The Unreliable Narrator In Vladimir Nabokov's Lolita

Words: 1922
Pages: 8

For a short period, I was sharing a house with my roommate and boyfriend, both now former, both of them had a tendency to needlessly bed the truth for more interesting or biased stories. I found that when events occurred between the two in my absence, I would often receive two conflicting stories about what had happened. This left me to piece together the truth, which I now know often lied somewhere in the middle. These two telling these slightly, or sometimes completely, fictitious tales is an ideal real-life example of the unreliable narrator. The unreliable narrator is a regularly found tool in literature when the narrator, often first person, proves themselves to misrepresent the truth and, therefore, calls into question the believability of the narrative which they are telling. …show more content…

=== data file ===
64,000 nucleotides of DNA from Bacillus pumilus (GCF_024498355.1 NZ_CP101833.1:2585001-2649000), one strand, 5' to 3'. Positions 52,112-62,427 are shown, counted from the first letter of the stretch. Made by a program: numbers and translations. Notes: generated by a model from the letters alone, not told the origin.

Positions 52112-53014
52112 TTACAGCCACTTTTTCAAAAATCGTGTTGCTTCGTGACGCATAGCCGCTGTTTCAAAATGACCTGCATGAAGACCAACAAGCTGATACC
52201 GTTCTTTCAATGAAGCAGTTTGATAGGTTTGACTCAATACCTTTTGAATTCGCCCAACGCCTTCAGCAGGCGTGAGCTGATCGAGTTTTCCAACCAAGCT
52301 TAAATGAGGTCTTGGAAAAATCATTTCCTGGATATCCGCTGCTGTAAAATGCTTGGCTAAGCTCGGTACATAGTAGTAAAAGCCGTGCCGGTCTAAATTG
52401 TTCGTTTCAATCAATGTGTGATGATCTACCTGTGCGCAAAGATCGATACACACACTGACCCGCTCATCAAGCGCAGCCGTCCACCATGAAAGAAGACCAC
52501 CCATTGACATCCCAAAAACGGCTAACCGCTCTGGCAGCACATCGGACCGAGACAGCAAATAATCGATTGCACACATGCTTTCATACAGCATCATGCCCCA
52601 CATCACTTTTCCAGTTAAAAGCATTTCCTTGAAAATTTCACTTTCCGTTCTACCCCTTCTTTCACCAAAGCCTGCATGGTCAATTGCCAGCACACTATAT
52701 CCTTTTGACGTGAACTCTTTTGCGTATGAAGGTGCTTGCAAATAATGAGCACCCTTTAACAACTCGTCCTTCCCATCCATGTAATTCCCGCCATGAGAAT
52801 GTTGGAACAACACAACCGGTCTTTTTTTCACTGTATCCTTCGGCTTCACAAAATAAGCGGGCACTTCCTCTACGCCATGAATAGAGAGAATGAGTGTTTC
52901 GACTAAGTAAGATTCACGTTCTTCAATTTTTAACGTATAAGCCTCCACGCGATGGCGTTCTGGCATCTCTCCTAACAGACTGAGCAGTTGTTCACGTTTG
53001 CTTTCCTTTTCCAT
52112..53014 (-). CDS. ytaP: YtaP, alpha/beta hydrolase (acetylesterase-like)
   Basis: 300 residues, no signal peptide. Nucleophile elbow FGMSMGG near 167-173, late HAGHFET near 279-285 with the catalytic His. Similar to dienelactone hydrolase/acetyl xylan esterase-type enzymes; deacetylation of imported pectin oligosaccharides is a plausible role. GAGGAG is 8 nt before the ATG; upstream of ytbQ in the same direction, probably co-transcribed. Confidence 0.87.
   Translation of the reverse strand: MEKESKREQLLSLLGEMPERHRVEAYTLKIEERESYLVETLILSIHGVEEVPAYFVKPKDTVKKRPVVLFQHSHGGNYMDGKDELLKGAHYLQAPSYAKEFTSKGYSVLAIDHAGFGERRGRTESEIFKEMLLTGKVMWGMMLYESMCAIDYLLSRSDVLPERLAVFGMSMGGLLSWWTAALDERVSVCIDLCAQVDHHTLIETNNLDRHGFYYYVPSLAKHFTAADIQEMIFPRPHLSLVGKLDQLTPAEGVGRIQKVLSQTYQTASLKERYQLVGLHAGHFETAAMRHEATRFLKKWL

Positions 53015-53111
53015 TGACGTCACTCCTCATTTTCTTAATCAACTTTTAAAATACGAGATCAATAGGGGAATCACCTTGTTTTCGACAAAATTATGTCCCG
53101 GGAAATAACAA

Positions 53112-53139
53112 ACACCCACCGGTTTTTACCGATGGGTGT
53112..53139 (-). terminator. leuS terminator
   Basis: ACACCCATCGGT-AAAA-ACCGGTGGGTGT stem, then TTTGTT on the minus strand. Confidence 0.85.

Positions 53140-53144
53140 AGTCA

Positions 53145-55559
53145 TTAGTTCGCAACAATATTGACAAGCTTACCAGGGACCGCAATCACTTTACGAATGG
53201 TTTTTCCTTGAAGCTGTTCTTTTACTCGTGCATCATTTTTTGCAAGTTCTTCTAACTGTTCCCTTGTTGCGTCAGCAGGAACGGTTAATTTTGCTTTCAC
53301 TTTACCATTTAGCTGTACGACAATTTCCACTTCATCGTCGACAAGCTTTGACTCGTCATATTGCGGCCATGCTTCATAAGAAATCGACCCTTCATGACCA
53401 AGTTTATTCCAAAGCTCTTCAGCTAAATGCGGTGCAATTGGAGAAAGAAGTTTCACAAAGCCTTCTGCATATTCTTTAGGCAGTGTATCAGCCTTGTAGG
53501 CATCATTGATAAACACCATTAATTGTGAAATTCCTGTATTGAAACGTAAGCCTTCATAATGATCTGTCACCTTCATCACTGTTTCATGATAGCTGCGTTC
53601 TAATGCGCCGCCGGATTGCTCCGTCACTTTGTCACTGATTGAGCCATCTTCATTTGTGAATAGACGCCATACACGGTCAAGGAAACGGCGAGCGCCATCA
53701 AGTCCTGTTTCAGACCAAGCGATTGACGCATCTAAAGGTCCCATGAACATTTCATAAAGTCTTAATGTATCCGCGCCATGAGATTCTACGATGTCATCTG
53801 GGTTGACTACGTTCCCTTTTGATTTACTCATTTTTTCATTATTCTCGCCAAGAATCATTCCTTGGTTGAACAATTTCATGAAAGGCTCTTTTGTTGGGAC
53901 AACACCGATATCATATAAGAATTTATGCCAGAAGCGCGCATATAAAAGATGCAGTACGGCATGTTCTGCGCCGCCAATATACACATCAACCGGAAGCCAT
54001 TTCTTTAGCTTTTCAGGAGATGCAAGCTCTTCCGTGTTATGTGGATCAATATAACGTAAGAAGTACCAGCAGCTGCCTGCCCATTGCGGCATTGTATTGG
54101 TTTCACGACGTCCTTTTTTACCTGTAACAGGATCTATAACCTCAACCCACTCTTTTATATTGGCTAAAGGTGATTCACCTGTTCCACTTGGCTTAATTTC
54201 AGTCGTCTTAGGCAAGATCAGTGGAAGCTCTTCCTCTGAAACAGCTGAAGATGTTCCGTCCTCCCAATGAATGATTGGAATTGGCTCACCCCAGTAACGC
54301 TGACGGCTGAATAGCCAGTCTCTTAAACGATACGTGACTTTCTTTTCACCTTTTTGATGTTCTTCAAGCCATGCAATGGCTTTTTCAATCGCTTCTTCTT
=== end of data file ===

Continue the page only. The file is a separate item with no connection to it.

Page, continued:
Humbert Humbert proves his unreliability in the ways in which frames and establishes language around the children he calls “nymphets;” furthermore, Humbert Humbert’s unreliability's is what allows Lolita to straddle both the literary movements of modernism and postmodernism but ultimately falling primarily into modernism (Nabokov 16, McHale). Framework from Brian McHale’s article “From Modernist to Postmodernist Fiction: Change of the Dominant,” will establish the qualifiers for modern and postmodern literature; following this, excerpts for Vladimir Nabokov’s Lolita will prove Humbert Humbert’s unreliability as narrator and show how that novel falls into the aforementioned literary